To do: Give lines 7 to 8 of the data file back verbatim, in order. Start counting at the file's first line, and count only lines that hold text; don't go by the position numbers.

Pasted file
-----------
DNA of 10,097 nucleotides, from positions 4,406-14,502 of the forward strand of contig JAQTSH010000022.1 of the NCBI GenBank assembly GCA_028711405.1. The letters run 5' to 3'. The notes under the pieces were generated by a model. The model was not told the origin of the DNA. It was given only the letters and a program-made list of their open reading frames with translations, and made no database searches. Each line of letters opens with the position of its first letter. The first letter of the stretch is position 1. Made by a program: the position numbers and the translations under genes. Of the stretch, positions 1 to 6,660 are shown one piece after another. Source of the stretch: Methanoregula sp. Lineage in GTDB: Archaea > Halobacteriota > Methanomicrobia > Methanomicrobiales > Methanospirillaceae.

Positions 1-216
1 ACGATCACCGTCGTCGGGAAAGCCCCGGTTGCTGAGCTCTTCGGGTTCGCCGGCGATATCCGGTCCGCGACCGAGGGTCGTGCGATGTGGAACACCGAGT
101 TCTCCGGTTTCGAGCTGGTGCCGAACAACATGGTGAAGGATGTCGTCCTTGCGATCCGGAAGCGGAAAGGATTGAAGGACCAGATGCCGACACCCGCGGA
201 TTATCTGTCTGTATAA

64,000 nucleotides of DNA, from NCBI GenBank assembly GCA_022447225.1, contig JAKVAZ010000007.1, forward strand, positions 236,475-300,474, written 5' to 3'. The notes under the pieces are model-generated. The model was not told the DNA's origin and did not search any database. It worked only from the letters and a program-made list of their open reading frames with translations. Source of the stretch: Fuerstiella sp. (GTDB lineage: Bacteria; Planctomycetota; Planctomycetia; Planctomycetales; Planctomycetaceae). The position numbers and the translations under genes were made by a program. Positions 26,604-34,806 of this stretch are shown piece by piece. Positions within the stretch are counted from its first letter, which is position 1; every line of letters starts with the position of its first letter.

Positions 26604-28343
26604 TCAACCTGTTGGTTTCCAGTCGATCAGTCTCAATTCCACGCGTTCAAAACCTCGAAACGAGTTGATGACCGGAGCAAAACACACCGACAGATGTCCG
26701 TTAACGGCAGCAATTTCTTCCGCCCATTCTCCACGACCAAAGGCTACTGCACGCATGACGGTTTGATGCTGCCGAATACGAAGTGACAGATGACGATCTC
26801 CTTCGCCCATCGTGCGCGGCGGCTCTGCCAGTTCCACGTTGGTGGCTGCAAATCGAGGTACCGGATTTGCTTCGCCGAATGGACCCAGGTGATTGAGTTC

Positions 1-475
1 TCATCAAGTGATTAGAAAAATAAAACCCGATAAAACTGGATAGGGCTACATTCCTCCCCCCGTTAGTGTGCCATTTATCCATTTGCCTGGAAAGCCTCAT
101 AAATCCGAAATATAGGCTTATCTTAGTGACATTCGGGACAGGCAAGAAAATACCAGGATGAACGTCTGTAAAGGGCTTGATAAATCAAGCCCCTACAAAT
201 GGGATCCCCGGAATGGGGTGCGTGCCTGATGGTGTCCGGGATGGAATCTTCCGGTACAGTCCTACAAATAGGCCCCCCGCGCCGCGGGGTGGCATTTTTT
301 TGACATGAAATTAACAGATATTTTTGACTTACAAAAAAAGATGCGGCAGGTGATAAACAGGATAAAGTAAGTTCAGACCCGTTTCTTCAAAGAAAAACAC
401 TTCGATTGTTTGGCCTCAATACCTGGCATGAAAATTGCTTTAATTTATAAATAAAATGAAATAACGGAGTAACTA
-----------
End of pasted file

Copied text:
Positions 26604-28343
26604 TCAACCTGTTGGTTTCCAGTCGATCAGTCTCAATTCCACGCGTTCAAAACCTCGAAACGAGTTGATGACCGGAGCAAAACACACCGACAGATGTCCG